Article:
From a purely personal point of view, my only issue is that simplification almost always comes at the expense of depth. When depth is removed (or is absent to begin with), then mental engagement is less and boredom arises quickly.

For clarity, I consider depth to be a measure of the number of decisions you have to make, the difficulty in making those decisions and the impact those decisions have.

This is why action combat (as implemented in most MMOs) is always shallow, and thus, always boring for me.

When you only have a limited number of skills, the decision making is easy. When you only have to choose between movement, blocking, or 6 skills, the decision is easy and a few hours of gameplay will teach you everything you need to know about making those decisions. In addition, the skills in most action combat games are on very short cooldowns, so the impact of your decision making is negligible – if you get it wrong, you can just use your other skill 1s later, or use the same skill at the appropriate time a few seconds later.

To make up for the shallowness of combat, I have noticed that developers move the depth into the meta-game, i.e. gear and builds. They give us tons of gear options, tons of possible builds to choose and the impact of choosing the right build/gear/skills can be massive.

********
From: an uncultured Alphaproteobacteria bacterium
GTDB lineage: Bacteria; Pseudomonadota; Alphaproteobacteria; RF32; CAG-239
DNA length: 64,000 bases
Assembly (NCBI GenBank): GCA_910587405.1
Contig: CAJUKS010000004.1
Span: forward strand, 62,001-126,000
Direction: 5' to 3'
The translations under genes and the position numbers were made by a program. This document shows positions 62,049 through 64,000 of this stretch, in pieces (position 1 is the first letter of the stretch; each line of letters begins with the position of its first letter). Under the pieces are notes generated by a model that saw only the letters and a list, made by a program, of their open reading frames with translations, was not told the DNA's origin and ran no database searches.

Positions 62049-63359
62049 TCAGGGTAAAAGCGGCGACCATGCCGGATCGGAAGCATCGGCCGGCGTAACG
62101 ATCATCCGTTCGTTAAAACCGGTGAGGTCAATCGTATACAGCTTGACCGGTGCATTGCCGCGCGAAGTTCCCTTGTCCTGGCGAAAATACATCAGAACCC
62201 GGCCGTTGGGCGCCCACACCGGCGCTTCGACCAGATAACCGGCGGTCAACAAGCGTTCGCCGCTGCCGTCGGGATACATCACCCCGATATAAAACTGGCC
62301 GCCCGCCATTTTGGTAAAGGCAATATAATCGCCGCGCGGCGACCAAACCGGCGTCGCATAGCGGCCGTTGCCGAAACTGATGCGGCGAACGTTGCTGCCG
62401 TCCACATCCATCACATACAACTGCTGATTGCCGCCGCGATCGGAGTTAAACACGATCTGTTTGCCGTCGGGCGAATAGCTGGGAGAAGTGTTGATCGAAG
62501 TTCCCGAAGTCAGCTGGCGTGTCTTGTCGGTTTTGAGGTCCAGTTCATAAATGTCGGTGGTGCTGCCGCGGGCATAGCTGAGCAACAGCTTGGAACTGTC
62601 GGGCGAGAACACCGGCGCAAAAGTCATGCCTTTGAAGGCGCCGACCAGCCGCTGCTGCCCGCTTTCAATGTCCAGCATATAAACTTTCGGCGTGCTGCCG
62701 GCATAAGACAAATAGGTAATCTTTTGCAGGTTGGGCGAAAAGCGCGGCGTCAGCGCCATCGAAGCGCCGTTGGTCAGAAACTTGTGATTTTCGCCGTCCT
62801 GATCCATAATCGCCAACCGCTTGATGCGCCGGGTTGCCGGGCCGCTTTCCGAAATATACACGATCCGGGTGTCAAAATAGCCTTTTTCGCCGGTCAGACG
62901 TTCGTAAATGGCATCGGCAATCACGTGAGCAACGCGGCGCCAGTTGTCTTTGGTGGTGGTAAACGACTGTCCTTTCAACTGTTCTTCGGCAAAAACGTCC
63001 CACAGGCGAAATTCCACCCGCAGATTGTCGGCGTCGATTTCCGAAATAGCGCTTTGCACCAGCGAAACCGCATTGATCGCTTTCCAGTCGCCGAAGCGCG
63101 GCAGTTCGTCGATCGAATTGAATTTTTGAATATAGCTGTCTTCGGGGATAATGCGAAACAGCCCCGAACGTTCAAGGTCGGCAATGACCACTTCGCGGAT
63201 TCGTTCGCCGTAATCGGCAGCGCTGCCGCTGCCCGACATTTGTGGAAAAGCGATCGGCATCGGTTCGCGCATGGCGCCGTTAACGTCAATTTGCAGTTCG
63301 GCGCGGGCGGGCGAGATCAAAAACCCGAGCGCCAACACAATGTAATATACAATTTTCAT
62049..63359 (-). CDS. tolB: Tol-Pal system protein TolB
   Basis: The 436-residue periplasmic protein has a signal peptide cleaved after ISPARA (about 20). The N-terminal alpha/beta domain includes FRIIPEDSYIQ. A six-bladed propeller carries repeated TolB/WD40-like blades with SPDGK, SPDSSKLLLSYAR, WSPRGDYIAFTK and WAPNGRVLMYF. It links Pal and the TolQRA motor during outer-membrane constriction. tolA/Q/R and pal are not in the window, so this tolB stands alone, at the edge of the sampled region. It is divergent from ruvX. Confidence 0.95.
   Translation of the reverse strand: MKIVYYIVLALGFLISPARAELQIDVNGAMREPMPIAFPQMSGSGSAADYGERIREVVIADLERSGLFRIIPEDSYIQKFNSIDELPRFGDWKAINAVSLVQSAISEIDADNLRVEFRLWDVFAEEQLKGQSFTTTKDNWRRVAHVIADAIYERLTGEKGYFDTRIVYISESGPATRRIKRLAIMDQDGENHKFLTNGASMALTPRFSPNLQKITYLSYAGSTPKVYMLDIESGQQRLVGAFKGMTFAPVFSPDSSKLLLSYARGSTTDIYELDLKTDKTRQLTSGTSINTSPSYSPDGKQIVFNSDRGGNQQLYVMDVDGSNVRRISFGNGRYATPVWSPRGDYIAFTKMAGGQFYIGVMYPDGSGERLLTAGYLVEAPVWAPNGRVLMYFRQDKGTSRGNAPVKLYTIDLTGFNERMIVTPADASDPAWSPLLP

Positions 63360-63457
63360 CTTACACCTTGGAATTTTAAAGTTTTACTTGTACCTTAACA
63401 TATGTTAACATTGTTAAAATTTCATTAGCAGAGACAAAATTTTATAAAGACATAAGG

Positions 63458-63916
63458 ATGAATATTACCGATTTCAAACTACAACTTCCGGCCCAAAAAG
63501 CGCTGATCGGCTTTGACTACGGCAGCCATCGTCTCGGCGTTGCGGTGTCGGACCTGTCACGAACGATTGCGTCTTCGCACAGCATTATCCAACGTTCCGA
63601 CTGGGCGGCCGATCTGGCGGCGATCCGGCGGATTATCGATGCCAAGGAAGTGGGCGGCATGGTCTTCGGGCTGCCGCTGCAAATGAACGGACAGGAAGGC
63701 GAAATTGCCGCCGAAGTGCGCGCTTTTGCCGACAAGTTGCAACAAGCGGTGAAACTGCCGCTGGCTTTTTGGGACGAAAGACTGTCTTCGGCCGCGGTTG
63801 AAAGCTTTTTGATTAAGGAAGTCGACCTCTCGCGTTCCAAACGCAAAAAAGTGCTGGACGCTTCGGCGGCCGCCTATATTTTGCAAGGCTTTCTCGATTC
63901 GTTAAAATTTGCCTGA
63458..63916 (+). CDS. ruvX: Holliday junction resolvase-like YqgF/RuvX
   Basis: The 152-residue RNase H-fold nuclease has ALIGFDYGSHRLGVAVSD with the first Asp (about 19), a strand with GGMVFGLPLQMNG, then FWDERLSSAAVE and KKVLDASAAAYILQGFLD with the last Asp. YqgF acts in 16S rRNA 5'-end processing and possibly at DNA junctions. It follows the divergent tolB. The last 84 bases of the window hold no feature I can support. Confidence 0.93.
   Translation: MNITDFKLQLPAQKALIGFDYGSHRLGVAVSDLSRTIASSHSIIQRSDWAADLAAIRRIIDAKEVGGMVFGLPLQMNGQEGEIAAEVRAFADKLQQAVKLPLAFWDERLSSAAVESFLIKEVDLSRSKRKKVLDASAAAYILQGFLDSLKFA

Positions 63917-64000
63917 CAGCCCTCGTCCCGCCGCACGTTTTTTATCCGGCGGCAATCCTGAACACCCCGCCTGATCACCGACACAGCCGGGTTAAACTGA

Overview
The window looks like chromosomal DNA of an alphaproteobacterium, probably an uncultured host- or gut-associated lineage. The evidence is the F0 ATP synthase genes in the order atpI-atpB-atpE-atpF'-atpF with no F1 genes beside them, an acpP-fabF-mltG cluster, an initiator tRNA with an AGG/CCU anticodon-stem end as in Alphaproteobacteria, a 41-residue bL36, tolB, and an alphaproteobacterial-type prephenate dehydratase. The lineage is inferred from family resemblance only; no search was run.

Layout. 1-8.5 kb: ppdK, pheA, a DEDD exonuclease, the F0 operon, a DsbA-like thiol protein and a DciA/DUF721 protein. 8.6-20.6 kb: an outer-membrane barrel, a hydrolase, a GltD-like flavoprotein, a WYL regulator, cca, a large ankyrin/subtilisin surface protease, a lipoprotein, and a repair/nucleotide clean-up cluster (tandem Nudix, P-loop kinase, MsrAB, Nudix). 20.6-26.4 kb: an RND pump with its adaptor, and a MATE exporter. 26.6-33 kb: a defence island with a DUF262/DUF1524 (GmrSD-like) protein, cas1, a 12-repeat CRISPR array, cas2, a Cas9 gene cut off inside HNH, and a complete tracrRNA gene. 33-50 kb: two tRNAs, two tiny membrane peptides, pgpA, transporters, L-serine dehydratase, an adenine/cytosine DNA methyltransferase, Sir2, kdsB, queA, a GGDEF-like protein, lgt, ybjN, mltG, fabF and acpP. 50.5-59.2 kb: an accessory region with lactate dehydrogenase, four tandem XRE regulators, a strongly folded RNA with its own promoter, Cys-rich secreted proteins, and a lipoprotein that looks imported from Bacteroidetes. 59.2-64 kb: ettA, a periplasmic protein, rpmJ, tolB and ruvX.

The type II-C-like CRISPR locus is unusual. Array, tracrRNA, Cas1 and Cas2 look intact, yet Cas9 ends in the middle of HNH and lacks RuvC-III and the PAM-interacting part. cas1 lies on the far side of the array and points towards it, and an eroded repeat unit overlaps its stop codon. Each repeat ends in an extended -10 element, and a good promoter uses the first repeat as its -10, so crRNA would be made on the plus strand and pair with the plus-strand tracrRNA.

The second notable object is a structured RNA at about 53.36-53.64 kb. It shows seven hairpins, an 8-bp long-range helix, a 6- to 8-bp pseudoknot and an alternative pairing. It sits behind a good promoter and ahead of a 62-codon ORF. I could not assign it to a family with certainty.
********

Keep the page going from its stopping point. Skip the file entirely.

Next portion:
Thats fine, and it can be fun working through the meta-game and figuring it out for yourself. However, because it is the meta-game, there is no time limit involved, it’s essentially just acquiring knowledge and thus can (and is) bypassed by the majority of players as they can just look up the best builds online.

Finally, a lot of developers do seem to mistake depth and complexity. Complexity is simply a measure of the number of moving parts. The more moving parts, the more complex. Again, it can be fun learning how everythign works the first time, but unless it has depth as well then complexity just becomes a one-time hurdle and not something enjoyable long-term.

Long skill rotations are a perfect example of something that is complex but is actually as shallow as you can get. They’re complex because they involve a lot of skills. They’re shallow because they involve no decision making – once you’ve learn the rotation, your choice is either to execute the rotation (i.e. your default position) or do something else. It’s an easy decision to make! SWTOR is a perfect game for demonstrating complexity without depth. My jedi shadow’s DoT rotation was maybe 12-15 skills long (complex) but I only had 3 or 4 situational abilities that were useful in raids, so at any given time I only had to choose between my rotation, or 4 other skills. That’s an easy choice to make, therefore very shallow.